In this article I’m going to be showing you how to create a morphing Dubstep style bass in Native Instrument’s Massive. Now before we start I’d like to point out that this type of sound can vary between artists, there’s no strict rules so you should approach this article as a rough guide to creating your own sounds.
1. Make it Mono!
The first thing that we need to do is make sure that Massive plays in mono mode, as this is a bass patch we won’t want to play chords. Click on the Voicing tab in the central panel and and select the box that says Monophon. To make sure the glide isn’t too extreme switch over to the OSC tab and turn the time down to about 9 o’clock.
2. Choosing your wavetables.
Now we’re going to look at the oscillator section, let’s pick a wavetable, we want one that’s rich in harmonic content so the digital wavetables are the best option here. For this example I’ve chosen Flenders 1 for oscillator 1 and set the oscillator mode to Bend+.
For the second oscillator I’m just going to stick with the default Squ-Sw1, but I’m going to set the Wt-position knob all the way to the right so we get a sawtooth wave. Because this is a bass sound we are going to drop the pitch of oscilator 2 to -24 semitones (2 octaves down).
3. Adding a filter.
The filter section is next, on filter 1 select the Scream filter mode. Now set the Cutoff to 12 o’clock and the Resonance to 9 o’clock. It sounds a bit dull at the moment but don’t worry we’ll sort that out next.
The key to a good Dubstep bass is the wobble, and because of Massive’s modulation routing capabilities we shouldn’t have a problem creating it. Now the next part might sound a bit confusing but bear with me, I’ll try to make it as clear as possible in the example images; it’s actually quite simple.
4. Assign the LFO.
Click on 5 LFO in the central panel to open up the LFO section, this is where we will edit all of the LFO perimeters, but first we need to assign it to the filter cutoff. Click on the cross on the 5 LFO tab and drag it to the first box underneath the filter cutoff, a little green 5 should now appear in that box.
Now we need to increase how much the LFO affects the filter cutoff. This is done easily by clicking and dragging the little green 5 up or down. Go ahead and drag it up, you should see a green line forming around the cutoff knob, keep going until the line spreads all the way around the knob.
Now we want that LFO to run in time with your track. Go back to the 5 LFO tab and click the sync button. Now change the ratio to 1 over 8.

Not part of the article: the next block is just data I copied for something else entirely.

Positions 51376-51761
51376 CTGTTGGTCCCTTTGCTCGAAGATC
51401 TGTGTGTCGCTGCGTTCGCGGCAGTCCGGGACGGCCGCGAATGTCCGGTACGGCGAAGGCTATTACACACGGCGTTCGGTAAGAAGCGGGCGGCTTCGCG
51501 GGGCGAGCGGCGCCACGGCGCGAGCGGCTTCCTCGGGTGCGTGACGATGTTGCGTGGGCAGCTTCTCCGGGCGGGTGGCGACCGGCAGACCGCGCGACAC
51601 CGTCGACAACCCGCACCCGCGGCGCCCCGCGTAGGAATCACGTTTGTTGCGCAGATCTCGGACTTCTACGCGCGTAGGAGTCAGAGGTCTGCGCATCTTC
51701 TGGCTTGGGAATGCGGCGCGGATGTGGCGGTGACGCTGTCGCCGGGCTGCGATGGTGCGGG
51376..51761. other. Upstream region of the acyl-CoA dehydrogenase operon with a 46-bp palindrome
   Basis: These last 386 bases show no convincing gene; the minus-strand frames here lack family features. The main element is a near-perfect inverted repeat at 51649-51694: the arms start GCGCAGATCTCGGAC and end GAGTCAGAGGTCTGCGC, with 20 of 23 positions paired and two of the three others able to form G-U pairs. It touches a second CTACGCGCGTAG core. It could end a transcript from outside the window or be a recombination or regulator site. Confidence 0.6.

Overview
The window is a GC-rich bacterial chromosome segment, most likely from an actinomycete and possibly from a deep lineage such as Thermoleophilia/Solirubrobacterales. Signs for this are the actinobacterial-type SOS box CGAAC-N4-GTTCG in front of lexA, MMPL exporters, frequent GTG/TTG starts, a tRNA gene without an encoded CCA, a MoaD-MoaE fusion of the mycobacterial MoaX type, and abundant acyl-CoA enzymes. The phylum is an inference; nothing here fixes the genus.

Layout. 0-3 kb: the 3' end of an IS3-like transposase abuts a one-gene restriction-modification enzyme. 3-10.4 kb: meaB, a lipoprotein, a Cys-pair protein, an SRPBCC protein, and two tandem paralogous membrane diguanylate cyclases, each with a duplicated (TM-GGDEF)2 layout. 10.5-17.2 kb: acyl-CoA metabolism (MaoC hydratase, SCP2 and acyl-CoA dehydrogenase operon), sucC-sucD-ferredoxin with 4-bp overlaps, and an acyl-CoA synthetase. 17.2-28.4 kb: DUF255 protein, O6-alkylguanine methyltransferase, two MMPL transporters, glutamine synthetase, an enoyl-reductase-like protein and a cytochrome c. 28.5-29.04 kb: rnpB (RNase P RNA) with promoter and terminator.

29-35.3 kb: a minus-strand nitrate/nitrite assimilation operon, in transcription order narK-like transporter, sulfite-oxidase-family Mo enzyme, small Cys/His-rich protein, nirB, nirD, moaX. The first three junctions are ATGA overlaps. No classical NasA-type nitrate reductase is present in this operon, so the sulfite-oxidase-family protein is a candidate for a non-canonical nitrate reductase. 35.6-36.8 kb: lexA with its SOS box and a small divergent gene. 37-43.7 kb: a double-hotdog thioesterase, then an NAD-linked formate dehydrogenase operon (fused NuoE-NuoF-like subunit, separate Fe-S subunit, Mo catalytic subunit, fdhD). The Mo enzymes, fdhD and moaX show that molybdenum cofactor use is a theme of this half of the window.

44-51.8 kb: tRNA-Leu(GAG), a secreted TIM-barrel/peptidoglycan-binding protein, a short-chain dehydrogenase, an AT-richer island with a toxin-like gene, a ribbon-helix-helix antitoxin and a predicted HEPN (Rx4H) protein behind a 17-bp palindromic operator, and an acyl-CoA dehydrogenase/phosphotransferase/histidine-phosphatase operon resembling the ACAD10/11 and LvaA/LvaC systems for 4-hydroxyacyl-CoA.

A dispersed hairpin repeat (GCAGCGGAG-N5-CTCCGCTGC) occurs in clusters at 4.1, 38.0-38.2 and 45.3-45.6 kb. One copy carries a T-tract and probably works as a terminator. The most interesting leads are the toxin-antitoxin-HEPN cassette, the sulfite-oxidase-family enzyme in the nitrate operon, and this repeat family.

5. More modulation!
Let’s add some movement to the patch using another LFO controlling the wavetable position. Do the same as you did for the cutoff but this time with the 6 LFO tab: click and drag the cross into the little box below the Wt-position knob on oscillator 1 so that the little green 6 appears. Now click that little green 6 and drag it up so that the line forms all the way around the Wt-position knob.
Again, we want the LFO to be in sync with your project but not running as fast as 5 LFO. Click on the 6 LFO tab to bring up the controls and then click the Sync box. Now change the ratio to 1 over 1.
6. Adding FX.
We want this bass to sound aggressive so let’s add some distortion. In FX slot 1 load up the Classic Tube effect, turn the drive all the way up and set Dry/Wet control so we only have the wet signal.
To make the patch sound big we are going to use the Dimension Expander in FX slot 2. We don’t want extreme settings for this so set the Dry/Wet to about 10 o’clock and the size to 9 o’clock. You’ll hear that even with subtle settings the Dimension Expander can make things sound huge.
In the audio demo below you will hear the patch that we created along with it playing in the context of the rest of the mix. There’s a little bit of pitch and LFO speed automation in the demo and all the other sounds can be downloaded when you subscribe to our newsletter.
This is just a basic example, but the possibilities are endless. Experiment with different wavetables, routings, effects, etc. and create your own. I’ve also included the massive patch in case you want to reverse-engineer or build upon it to create your own patches.
I hope you’ve found this article usefull. Please, share this post amongst your friends. If you have any questions or comments, post them below. Enjoy!
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